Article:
Is the Reformational perspective distinctively Christian?

Could not a non-Christian accept the main contours of the Reformational approach? If so it undermines its claim to be distinctively Christian. I believe the answer to be no. All non-Christians make some or other aspect of creation (usually one of the modal spheres) self‑existent; they are therefore at heart reductionistic (and pagan). Modal theory rejects reductionism. It asserts that no one aspect of creation is the only genuine aspect or makes the existence of other aspects possible.  All creation, each modal aspect, equally depends on God. None is reducible to another (see further Clouser 1991: ch 10)

 

To accept a Reformational perspective one needs to accept the biblical distinction between the creator and creation. Everything other than God is creation. Nothing in creation is therefore self‑existent; to declare it to be so implies that something is uncreated, which gives it the status of divinity. The Reformational approach therefore comports well with Christian presuppositions.

A Reformational approach is then at least prima facle a Christian approach. It should be stressed however that it is a Christian approach and not the Christian approach. Other perspectives may be equally Christian. To accept a plurality of Christian approaches does not deny the validity of any one.

 

References

Craig Bartholomew In the Fields of the Lord: A Calvin Seerveld Reader Piquant/Tuppence Press, 2000.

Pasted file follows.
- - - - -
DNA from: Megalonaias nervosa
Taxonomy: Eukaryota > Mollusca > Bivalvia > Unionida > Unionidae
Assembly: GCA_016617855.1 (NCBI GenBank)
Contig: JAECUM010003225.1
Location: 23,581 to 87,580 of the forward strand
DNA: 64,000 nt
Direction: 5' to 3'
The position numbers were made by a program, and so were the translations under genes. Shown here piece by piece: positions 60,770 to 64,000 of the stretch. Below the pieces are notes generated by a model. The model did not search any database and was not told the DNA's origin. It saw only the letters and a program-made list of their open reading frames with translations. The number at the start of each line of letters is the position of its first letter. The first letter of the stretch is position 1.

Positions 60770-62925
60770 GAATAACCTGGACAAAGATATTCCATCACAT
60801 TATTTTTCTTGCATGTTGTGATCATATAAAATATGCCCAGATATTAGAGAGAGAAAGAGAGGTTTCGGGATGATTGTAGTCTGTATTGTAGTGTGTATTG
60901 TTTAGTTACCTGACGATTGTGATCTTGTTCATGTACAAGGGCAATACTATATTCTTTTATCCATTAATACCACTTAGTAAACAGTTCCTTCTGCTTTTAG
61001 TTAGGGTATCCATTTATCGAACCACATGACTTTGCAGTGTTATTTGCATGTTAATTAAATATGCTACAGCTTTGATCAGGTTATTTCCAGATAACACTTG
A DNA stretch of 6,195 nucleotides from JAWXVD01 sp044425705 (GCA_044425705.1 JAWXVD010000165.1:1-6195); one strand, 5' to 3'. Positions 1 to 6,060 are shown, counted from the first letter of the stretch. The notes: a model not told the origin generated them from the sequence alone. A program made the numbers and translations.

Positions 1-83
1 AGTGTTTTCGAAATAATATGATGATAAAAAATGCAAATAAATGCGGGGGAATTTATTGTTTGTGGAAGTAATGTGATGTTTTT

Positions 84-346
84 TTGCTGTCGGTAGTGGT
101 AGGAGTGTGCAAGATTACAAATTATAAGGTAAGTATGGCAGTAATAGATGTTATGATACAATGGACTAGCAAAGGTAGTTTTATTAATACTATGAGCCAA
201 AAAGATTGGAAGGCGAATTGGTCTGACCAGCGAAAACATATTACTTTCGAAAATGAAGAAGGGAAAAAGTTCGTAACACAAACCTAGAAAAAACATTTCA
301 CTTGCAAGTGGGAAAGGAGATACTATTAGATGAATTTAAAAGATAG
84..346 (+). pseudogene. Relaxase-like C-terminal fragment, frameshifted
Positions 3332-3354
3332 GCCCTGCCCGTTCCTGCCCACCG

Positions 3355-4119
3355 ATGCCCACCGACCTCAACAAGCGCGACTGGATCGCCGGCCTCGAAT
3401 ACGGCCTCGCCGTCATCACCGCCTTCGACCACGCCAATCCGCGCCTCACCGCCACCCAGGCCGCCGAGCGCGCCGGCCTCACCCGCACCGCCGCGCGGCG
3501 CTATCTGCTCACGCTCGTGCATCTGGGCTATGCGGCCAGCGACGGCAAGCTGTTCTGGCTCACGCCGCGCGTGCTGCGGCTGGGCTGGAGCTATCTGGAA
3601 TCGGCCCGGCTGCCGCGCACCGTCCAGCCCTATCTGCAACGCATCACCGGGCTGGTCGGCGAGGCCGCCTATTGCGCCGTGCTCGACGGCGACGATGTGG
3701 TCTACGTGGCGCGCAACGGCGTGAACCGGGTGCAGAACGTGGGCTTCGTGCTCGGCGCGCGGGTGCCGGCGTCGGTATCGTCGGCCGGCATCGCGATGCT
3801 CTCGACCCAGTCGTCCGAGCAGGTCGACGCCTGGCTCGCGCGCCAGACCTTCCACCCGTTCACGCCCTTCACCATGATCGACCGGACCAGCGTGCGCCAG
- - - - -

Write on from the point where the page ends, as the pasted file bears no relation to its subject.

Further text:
Yong Joon  Choi Dialogue and Antithesis: A Philosophical study on the significance of Herman Dooyeweerd’s Transcendental Critique PhD Thesis, Pontchefstroome universiteit vir Christelike Hoer Onderways, 2000.

Roy Clouser The Myth of Religious NeutralityUniversity of Notre Dame Press: Notre Dame, 1991. 

Roy Clouser  A sketch of Dooyeweerd’s philosophy of science. In Facets of Faith and Science. pp.81-97

Roy Clouser 1995. The impact of Dooyeweerd’s philosophy on the natural sciences: whence the difference?  In Christian Philosophy at the Close of the 20th Century.  Ed Griffoen & Balk.  Kampen Kok.

Antoni Diller. Herman Dooyeweerd – a profile of his thought.  Spectrum 22:2 Summer 1990. pp. 138- 154.  

R. D. Henderson Iluminating Law

L Kalsbeek  Contours of a Christian Philosophy: An Introduction to Herman Dooyeweerd’s Thought.  Wedge: Toronto, 1975.  The sub-title accurately describes the book.

John Kok Patterns of the Western Mind Dordt College Press, 1998

Bernard Zysla ‘Introduction’ in Kalsbeek 1975

C T McIntire (ed) The Legacy of Herman Dooyeweerd University Press of America, 1986

Rogers Incarnation of the Anthithesis

Mark Roques and Jim Tickner Fields of God

Richard Russell In defence of Dooyeweerd and of Christian philosophy Spectrum 23:2 Summer 1991.  Pages 147-159.

Calvin  Seerveld Rainbows for a Fallen World Tuppence Press

Egbert Schuurman Technology and the Future Wedge, 1980

James W. Skillen. Herman Dooyeweerd’s contribution to the philosophy of the social sciences.  Journal of the American Scientific Affiliation  March 1979.  Pages 20-24. 

Gordon Spykman Reformational Theology Eerdmans, 1992

Alan Storkey transforming Economics Third Way Books,

Elaine Storkey What’s right with Feminism? Third Way Books

Peter Steen  The Structure of Dooyeweerd’s Thought. Wedge: Toronto

D. F. M. Strauss and Michelle Botting (eds) Contemporary Reflections on the Philosophy of Herman Dooyeweerd Edwin Mellen: Lewiston, 2000.

Brian Walsh and Jon Chaplin.Dooyeweerd’s contribution to a Christian philosophical paradigm. mimeo Institute of Christian Studies, nd.

S Wolfe A Key to Dooyeweerd.  Presbyterian and Reformed: Nutley, NJ, 1978. 

Al Wolters Creation Regained IVP,

Al Wolters ‘Intellectual milieu of Herman Dooyeweerd’ in C T McIntire (ed) 1986